Although calcium is found at high levels in dairy foods, this calcium is not well absorbed by our body. For the body to absorb calcium efficiently, there has to be a relatively equal amount of magnesium present in the food source. Milk only contains a small amount of magnesium, so the body cannot make use of all of the calcium contained within it. In reality, only about 25% of dairy calcium from milk can be absorbed. The remaining 75% may accumulate in the body leading to kidney stones, plaque build-up in the arteries, gout, and can be a contributing factor for arthritis.

While there are calcium supplements that you can take to ensure sufficient calcium intake, calcium is prevalent in many plant based foods such as dark green leafy vegetables including kale, broccoli, turnip greens and also sesame seeds. Also, choose foods that prevent calcium loss including foods rich in salt which increases calcium loss in the urine, and caffeine which also increases the rate at which calcium is lost through the urine.

Vitamin D increases calcium absorption, and a recent study [3] shows that the overall prevalence rate of vitamin D deficiency was 41.6% in the US.

The National Osteoporosis Foundation (NOF) recommends 800–1000 IU of vitamin D after age 50; AACE recommends 1800 IU for the elderly. [2] If you don’t get sufficient sunlight, especially during the winter months, I suggest taking vitamin D supplements.

3. Fiber 

It is crucial to keep your weight in check during menopause, therefore, design a diet for yourself that is rich in fiber. A high-fiber diet can also help you with menopause-related issues that include bowel irregularity and bloating. Foods that are rich in fiber include brussel sprouts, bananas, apples, broccoli, pears, whole grains, and beans. Check out our personalized menu option to receive step by step guidance with a meal plan designed for your specific needs here.

When taking charge of menopause with a proper diet, it’s essential to recognize the foods that you should increase intake of in your diet. It’s also crucial for you to avoid unnatural fat-rich foods as this is a time when your body will have a harder time preventing weight gain.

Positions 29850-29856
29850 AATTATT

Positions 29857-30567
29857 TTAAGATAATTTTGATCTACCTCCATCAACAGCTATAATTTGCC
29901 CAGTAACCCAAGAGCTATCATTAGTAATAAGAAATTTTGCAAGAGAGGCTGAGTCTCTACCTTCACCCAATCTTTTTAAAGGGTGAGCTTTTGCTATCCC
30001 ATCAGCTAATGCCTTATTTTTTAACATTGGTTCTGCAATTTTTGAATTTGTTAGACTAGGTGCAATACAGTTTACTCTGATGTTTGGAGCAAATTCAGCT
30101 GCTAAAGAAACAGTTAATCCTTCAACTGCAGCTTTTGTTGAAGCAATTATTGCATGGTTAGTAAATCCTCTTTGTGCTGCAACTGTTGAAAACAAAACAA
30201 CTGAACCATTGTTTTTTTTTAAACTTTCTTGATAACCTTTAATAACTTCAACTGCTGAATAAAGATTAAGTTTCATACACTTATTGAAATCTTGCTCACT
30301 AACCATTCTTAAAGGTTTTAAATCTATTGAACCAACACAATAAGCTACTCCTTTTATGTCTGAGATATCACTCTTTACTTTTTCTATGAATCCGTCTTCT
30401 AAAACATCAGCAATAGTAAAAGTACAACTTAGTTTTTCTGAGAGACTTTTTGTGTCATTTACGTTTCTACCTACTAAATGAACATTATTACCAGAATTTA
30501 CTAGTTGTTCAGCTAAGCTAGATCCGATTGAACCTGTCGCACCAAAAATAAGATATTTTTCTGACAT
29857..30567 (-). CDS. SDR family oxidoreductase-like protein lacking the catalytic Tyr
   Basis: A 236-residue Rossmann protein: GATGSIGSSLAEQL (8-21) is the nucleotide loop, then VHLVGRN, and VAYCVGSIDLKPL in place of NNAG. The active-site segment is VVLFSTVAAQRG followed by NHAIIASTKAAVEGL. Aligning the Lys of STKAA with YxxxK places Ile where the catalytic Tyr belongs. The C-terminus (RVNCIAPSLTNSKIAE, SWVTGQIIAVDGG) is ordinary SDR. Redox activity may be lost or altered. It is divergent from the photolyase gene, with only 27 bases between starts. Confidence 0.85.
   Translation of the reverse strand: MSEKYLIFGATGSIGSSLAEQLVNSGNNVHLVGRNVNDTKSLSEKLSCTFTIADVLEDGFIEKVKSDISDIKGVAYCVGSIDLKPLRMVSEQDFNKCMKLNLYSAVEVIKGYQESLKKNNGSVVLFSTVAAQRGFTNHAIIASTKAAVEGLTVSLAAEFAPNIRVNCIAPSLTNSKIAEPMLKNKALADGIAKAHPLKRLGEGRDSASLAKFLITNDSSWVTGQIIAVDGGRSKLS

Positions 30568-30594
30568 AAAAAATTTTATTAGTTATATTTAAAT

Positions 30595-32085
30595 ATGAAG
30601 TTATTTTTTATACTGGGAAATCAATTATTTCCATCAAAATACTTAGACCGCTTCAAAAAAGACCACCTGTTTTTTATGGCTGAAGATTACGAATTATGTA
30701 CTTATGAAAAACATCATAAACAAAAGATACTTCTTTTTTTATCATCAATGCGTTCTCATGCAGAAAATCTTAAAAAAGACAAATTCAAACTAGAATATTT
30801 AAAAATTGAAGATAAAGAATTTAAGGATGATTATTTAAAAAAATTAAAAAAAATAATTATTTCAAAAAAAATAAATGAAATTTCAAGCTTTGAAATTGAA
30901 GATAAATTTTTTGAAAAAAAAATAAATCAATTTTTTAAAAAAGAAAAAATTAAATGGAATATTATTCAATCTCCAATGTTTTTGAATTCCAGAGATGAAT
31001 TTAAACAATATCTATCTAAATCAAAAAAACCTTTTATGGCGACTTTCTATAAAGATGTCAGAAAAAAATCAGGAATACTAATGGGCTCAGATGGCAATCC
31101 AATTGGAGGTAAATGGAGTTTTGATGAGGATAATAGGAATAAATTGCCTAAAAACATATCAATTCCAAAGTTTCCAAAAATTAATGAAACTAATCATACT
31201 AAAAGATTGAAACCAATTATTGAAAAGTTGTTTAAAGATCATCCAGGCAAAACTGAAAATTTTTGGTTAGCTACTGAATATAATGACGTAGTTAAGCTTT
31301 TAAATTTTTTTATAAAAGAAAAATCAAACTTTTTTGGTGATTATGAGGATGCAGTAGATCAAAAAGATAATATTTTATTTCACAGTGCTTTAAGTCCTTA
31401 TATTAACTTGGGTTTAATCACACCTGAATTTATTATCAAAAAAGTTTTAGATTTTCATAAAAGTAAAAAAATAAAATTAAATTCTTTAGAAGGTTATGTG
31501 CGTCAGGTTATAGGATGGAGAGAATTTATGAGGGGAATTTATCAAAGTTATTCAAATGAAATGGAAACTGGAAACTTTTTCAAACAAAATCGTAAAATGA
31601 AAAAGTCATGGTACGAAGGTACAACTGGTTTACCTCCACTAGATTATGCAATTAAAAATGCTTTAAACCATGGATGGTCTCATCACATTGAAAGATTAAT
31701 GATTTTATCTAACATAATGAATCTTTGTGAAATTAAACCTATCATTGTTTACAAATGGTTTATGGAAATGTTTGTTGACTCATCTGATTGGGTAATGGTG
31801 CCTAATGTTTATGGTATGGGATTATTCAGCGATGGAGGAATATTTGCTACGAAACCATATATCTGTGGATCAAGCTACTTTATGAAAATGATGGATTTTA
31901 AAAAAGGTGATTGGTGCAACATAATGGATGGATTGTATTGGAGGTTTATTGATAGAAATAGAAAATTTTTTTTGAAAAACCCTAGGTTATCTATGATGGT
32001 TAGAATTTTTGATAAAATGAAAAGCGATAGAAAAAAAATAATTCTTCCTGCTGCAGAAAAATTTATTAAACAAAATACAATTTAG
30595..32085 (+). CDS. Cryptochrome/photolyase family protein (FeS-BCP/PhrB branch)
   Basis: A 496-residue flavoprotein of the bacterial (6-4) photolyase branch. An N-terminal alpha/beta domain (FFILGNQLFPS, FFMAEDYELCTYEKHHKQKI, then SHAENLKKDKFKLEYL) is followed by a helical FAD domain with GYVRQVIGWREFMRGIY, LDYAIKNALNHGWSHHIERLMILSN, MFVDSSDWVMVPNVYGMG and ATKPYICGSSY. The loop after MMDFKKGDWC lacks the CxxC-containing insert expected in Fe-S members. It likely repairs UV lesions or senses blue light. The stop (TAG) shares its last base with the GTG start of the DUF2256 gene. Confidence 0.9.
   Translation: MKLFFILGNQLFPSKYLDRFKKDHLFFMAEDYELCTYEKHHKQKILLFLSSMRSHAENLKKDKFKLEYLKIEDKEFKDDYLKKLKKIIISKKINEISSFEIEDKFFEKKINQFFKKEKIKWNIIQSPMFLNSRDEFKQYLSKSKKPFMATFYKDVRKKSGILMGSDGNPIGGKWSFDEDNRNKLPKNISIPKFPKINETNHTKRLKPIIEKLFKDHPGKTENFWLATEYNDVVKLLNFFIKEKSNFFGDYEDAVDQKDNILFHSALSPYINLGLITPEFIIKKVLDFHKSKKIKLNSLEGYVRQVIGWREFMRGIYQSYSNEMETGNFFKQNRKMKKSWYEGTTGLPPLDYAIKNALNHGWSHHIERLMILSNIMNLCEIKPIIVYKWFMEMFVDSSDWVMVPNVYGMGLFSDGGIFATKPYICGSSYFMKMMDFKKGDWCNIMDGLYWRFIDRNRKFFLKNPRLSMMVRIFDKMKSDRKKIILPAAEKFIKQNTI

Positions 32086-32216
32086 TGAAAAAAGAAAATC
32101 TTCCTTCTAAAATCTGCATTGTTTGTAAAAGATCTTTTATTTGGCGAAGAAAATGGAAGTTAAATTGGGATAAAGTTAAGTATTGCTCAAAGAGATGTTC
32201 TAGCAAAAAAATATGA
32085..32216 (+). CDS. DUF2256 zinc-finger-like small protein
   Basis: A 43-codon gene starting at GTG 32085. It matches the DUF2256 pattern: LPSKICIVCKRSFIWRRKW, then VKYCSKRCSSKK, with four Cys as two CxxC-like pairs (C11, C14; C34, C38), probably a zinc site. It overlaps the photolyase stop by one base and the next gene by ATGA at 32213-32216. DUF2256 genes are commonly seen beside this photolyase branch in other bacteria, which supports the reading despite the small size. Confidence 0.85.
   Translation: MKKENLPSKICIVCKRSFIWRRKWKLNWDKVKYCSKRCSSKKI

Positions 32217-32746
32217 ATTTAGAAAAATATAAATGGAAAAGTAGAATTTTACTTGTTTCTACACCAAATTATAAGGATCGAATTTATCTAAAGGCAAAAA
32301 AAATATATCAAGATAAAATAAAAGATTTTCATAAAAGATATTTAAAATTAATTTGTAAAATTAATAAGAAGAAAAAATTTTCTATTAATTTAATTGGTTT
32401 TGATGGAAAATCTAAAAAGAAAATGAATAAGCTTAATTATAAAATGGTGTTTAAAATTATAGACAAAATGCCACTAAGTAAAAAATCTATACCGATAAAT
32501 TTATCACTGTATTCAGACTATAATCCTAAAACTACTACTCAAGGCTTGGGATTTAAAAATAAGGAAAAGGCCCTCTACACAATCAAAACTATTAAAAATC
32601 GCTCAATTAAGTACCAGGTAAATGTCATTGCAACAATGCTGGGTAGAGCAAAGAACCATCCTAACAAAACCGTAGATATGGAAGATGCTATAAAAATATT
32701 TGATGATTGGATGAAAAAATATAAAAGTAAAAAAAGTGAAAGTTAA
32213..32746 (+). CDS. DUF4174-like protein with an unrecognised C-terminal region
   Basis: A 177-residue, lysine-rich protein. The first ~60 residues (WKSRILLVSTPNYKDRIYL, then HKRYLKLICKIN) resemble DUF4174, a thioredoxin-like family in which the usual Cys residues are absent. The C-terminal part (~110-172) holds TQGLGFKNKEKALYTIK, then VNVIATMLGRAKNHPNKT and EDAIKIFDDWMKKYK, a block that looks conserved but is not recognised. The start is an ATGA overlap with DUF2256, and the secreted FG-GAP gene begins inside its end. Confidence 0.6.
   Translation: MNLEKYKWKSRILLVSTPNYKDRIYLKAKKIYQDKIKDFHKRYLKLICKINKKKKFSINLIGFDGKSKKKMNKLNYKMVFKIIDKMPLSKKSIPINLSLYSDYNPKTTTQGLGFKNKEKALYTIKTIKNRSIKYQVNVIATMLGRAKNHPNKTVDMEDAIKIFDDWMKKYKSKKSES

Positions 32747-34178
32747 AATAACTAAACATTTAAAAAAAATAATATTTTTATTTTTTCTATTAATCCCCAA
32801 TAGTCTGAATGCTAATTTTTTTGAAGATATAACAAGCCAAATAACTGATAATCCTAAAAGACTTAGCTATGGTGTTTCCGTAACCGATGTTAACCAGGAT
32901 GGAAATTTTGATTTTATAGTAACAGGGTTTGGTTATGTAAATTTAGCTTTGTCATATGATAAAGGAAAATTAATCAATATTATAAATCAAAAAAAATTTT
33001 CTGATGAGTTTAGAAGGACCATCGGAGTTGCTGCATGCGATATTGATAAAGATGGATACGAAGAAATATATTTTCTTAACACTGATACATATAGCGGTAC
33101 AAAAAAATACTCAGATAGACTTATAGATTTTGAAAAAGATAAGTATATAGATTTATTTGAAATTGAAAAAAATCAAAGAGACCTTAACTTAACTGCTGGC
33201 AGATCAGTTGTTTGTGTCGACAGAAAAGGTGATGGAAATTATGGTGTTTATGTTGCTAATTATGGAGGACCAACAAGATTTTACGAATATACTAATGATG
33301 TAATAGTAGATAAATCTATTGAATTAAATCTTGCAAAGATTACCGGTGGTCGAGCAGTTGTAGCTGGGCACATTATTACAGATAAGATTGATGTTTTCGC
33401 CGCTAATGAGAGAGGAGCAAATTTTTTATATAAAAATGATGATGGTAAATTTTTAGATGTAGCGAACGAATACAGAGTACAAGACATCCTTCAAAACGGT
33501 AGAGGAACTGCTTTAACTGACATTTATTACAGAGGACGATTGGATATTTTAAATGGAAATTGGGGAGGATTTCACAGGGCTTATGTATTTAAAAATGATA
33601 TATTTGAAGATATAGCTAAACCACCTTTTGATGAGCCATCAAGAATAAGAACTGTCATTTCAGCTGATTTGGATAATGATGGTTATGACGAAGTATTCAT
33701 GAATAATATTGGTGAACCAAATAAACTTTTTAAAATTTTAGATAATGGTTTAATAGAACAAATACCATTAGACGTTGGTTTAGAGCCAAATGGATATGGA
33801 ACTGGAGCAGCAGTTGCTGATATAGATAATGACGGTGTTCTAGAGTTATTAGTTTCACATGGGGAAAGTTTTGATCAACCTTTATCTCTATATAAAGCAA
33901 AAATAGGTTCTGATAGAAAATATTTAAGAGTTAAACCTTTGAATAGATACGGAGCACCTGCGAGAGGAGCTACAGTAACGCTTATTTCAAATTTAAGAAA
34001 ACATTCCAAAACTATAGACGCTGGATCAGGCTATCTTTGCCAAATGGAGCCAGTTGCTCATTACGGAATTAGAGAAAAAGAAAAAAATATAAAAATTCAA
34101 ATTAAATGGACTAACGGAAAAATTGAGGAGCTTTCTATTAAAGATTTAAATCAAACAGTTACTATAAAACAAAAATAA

Also, avoid the damaging effects of excess sugar and salt. Remember that menopause increases your risk for diabetes which is why you should avoid added sugar, particularly sugar-rich drinks. And too much sodium has been linked to high blood pressure and calcium losses.

 

Menopause can be a difficult time for women as the symptoms include hot flashes, mood swings, insomnia, decreased metabolism that leads to weight gain, and the risk of developing bone fractures.

However, when met with the right attitude and a dietary plan that supports your nutritional requirements and avoids foods that are problematic at this stage, you can bravely face menopause and even thrive while reducing many of the discomforting symptoms.

 

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References: 

[1] Erin LeBlanc, MD, MPH. Early and late menopause can increase risk of type 2 diabetes: Length of lifetime reproductive cycle can affect risk. Kaiser Permanente. Menopause. 2016, July 27

[2] F. Cosman, S. J. de Beur, M. S. LeBoff, E. M. Lewiecki,B. Tanner, S. Randall, and R. Lindsay. Clinician’s Guide to Prevention and Treatment of Osteoporosis. Osteoporos Int. 2014; 25(10): 2359–2381

[3] Forrest KY, Stuhldreher WL. Prevalence and correlates of vitamin D deficiency in US adults. Nutr Res. 2011 Jan;31(1):48-54. doi: 10.1016/j.nutres.2010.12.001.